This school year Wieneke Maris – geography teacher – is taking a sabbatical with her partner Niels – biology teacher – and she is travelling through Europe to discover examples of innovative sustainability education. The world is in an ecological and climate crisis that threatens our future. She worries about this, and for her the best way to deal with that is to contribute to a solution. She visits schools and institutions to learn more about education for sustainable.
Text and photos: Wieneke Maris
Six-thirty AM, I am harvesting broccoli, and loving it. We are staying at Alm Ostre, the oldest running biodynamic farm in Norway (since 1974). Not only is it a beautiful and peaceful place, and a warm community, it is also an interesting example of experiential learning for sustainability.
My last blog was about my experiences at the Center for Collaborative Learning for Sustainable Development (CCL). Being able to learn from and collaborate with the excellent people of CCL was enough for me to make the visit to Hamar worthwhile. However, it didn’t end there. Sacha Kalseth, advisor to the CCL, organised that we could stay at Alm Ostre. We get a room and boarding here in exchange for helping out on the farm. I am very grateful for this experience. In this blog I would like to share some of the insights the work at Alm has given me about learning for sustainability.
Working on a biodynamic farm has shown me a great example of participatory learning for sustainability. Alm Ostre is situated in one of the most scenic agricultural parts of the country. It is a community farm, run by five farmers, and around ten volunteers working and living together to produce food in a biodynamic way. The volunteers, called ‘practicants’, are mainly young people who spend time varying from three months to a year working at the farm alongside the farmers. In this way, practicants learn directly how food can successfully be produced in a circular way without using pesticides, herbicides or artificial fertilisers. In speaking with the volunteers with whom we share the big farm house and most meals, I learn about the profound effect working at Alm Ostre has on their lives. A large part of the volunteers want to become an organic farmer themselves. “I didn’t know I wanted to become an organic farmer until I stayed at Alm Ostre, now I am going to study organic agriculture.”, says practicant Colin. Vocational education institutes and universities take their students for practical courses here. This makes Alm Ostre both a successful farm operation, and a place of learning for sustainability.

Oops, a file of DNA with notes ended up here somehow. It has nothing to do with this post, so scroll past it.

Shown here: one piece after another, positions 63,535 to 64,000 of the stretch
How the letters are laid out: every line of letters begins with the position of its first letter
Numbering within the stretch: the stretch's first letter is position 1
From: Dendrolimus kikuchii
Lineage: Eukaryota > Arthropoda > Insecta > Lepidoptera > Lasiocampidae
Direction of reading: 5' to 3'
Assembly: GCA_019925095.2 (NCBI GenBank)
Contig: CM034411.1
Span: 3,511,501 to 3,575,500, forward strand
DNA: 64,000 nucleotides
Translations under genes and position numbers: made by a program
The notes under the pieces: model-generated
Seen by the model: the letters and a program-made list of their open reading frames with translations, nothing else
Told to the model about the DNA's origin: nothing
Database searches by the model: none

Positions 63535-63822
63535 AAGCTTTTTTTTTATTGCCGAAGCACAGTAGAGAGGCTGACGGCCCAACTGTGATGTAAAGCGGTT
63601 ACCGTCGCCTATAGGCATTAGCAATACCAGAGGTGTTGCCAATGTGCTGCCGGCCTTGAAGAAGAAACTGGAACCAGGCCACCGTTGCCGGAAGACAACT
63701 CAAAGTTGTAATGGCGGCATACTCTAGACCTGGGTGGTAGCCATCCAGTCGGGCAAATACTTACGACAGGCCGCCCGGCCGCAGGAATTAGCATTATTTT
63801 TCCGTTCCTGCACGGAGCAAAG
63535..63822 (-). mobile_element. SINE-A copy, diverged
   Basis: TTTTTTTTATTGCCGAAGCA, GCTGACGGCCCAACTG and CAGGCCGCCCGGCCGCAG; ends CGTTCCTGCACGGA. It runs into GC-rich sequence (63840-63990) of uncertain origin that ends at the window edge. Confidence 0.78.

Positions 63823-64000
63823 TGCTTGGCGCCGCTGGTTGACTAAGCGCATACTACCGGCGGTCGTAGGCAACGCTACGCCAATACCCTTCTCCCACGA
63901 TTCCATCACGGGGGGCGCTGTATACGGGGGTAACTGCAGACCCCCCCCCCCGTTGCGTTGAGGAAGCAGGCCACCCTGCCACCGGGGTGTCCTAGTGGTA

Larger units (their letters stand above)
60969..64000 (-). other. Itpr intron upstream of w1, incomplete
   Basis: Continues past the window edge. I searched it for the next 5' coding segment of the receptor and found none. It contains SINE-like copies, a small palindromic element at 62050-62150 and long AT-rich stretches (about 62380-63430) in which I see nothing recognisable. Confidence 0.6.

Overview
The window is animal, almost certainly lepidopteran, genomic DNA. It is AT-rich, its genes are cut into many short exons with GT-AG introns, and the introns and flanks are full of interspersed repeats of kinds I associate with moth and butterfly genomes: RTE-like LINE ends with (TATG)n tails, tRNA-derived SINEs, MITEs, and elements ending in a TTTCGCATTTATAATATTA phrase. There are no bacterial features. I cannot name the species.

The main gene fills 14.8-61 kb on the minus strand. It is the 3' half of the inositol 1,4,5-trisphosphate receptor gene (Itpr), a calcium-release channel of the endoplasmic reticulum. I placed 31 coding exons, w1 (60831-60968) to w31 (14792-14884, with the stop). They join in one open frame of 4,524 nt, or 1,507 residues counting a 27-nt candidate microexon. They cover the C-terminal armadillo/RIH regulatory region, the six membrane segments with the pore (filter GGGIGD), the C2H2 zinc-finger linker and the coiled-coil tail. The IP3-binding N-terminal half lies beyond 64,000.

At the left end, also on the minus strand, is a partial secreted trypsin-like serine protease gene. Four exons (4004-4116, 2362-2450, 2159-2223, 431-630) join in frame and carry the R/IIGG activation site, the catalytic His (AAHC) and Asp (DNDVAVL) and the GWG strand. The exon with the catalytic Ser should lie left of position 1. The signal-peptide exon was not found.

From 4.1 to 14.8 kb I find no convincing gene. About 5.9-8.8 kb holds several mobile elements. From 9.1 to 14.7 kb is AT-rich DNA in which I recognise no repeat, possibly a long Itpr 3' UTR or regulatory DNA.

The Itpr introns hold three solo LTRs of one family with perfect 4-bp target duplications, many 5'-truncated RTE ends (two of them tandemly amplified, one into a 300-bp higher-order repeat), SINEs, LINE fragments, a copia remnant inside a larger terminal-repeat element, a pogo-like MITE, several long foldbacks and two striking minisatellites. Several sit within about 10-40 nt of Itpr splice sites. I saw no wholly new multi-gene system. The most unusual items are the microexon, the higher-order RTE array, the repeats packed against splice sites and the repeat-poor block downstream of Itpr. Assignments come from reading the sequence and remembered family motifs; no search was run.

Alm Ostre also shows an alternative model for operating a farm. The farm is owned by a foundation, and managed not for profit, by the 5 farmers as a group. All farmers have a house on the farmland where they live with their families. Retired farmers are still a part of the community and live here too, all fed by the food it produces. What I find interesting in this model is that it shows an alternative to the conventional farming business model, based on exploitation of natural and human resources for profit. Alm Ostre shows us a way of living and working together, growing food, striving to respect nature and its carrying capacity as well as looking after people. It is often these sustainable societies that we find so hard to imagine. We see the downsides of our economic model based on infinite growth, which farmers have been pushed into for decades. However we struggle to imagine an alternative. To create a sustainable society, we need to be able to envision it. That is why in sustainability education, it is so important to see, and indeed experience, the possibilities if we dare to step outside of the conventional.
This experience of being part of a community at an organic farm for me stresses again the importance of experiential learning in the real world. As a geography teacher I teach about sustainable food production; but I have learned so much more about this here working at the farm. We educators know that “doing the real thing”, (the Learning Pyramid, Dale 1957), has the largest transformative impact. However it is not a large part of teaching at regular high schools. So, why not? Ask a teacher what the main prohibitor is to taking students outside of school; I bet they will mention at least one of these: paperwork and a lack of time. Therefore, to incorporate more experiential learning into our teaching practice, teachers need help, especially from school leaders and policy makers: provide time, support and trust to teachers to include learning in the real world. Creating experiential learning opportunities outside of school should takes time and needs creativity: Empower teachers and give them the time and freedom to make this happen. Because education for sustainability requires us to take our students outside, into the community, into nature to work and learn alongside people in the “field”.